Switzerland has failed in its bid to stage the 2005 ice hockey world championships, losing out by 10 votes to the rival Austrian campaign.
The International Ice Hockey Federation held the vote in Hanover on Friday, during a rest day from the current world championships. The IIHF announced that Austria had received 55 votes, while Switzerland had garnered 45.
Although the voting members of the Federation's congress do not have to give any reasons for their decisions, the relative expense of organising an event in Switzerland is thought to have influenced opinion.
It had also been argued that it was Austria's turn to stage the tournament - the world championships were last held in Vienna in 1996, while Switzerland were hosts as recently as 1998.
Friday's vote completed a disappointing week of ice hockey for the Swiss federation. On Monday the national side made an early exit from the competition after winning just two of its six matches in Germany.
Just as Switzerland coach Ralph Krueger promised that his team would be fighting back next year, the Swiss ice hockey association is also looking to bounce back swiftly.
Ironically, Friday's vote could help bring the championships to Switzerland even sooner than planned. The president of the national ice hockey association has now offered Switzerland's services for the 2004 tournament, should the Czech Republic be forced to pull out.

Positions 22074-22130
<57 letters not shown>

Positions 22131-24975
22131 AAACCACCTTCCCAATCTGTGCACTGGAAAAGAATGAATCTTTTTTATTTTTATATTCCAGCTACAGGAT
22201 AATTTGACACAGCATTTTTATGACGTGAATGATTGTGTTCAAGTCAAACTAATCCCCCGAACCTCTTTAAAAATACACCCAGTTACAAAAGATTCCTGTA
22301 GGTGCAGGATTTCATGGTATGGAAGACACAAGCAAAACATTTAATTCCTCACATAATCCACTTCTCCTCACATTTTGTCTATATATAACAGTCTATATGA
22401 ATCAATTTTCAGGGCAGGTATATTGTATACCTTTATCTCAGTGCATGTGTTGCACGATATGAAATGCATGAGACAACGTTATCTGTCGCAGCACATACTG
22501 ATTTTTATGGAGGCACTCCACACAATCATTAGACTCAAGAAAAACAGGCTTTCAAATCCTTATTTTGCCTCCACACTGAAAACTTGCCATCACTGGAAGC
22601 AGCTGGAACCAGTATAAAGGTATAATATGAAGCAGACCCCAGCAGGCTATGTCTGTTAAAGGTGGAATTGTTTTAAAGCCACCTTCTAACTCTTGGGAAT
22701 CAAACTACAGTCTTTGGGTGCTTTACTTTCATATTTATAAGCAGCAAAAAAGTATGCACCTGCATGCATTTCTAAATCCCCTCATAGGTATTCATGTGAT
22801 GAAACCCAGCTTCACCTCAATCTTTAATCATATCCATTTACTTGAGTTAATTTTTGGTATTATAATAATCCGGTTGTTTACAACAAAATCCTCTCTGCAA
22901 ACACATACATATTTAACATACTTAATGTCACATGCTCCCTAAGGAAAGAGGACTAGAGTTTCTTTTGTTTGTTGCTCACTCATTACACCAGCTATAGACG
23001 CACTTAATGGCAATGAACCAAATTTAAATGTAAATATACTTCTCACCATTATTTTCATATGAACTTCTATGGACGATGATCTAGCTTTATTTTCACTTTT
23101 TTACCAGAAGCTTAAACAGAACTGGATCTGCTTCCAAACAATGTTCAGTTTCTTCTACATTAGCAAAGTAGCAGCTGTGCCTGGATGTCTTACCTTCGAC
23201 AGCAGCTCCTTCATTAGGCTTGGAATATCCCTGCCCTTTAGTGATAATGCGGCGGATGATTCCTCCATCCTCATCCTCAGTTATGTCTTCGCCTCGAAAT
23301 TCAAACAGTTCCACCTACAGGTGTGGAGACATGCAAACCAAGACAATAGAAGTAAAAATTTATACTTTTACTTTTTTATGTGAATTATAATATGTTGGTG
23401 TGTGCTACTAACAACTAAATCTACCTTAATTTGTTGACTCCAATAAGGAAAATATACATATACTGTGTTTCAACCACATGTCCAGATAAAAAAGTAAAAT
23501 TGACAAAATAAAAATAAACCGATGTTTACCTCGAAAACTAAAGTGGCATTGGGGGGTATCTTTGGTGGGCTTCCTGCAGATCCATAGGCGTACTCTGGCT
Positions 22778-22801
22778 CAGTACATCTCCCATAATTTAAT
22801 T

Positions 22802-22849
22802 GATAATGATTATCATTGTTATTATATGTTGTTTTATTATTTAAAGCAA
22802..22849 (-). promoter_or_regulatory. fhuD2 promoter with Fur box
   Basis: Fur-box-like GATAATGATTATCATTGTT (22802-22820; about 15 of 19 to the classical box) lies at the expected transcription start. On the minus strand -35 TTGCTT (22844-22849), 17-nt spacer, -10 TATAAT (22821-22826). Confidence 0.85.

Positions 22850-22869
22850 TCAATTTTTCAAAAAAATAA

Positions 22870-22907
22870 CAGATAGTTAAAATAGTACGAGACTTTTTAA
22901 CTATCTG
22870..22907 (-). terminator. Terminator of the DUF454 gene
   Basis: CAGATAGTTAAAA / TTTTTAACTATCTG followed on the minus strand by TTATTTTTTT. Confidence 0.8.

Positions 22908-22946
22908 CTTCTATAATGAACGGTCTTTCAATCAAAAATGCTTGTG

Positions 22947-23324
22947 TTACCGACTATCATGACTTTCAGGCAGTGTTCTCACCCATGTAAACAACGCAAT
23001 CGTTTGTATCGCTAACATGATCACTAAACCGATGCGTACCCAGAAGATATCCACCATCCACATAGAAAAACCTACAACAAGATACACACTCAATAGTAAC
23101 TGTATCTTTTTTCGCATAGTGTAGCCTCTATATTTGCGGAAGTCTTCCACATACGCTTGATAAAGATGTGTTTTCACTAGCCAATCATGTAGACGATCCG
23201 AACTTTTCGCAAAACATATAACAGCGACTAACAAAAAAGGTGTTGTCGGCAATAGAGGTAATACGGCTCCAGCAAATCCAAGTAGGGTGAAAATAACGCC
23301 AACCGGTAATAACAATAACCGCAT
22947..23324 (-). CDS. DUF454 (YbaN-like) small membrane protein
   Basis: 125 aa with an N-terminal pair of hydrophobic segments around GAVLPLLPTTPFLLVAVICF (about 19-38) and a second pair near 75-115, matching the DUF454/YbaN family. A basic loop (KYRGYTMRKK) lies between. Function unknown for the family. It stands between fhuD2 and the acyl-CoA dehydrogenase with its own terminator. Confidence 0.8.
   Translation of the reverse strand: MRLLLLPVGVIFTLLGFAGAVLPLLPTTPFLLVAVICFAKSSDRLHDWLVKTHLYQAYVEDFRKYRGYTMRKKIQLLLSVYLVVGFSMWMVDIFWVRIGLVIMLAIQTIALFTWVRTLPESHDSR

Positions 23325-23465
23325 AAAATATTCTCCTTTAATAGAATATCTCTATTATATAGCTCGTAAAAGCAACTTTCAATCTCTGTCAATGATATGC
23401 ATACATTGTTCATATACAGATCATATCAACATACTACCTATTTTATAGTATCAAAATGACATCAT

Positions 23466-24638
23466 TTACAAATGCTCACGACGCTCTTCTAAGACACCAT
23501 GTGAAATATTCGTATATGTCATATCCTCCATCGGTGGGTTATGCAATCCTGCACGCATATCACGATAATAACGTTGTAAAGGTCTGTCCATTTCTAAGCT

The Czechs, who are struggling to gather the finances necessary to hold the world championships, have already had to 'swap' the 2003 event with Finland.
If the Czech project goes ahead as planned, though, Switzerland is likely to face a long wait before it can again welcome the world's top hockey players.
The Swiss association has decided not to bid for the 2006 championships, having already experienced in 1998 the difficulty of hosting a tournament in between the Winter Olympics and football's World Cup.
Switzerland has also agreed to support a Canadian bid for the 2007 event, while in 2008 the tournament is set to celebrate the hundredth anniversary of the IIHF in the Federation's founding city, Paris.
swissinfo with agencies
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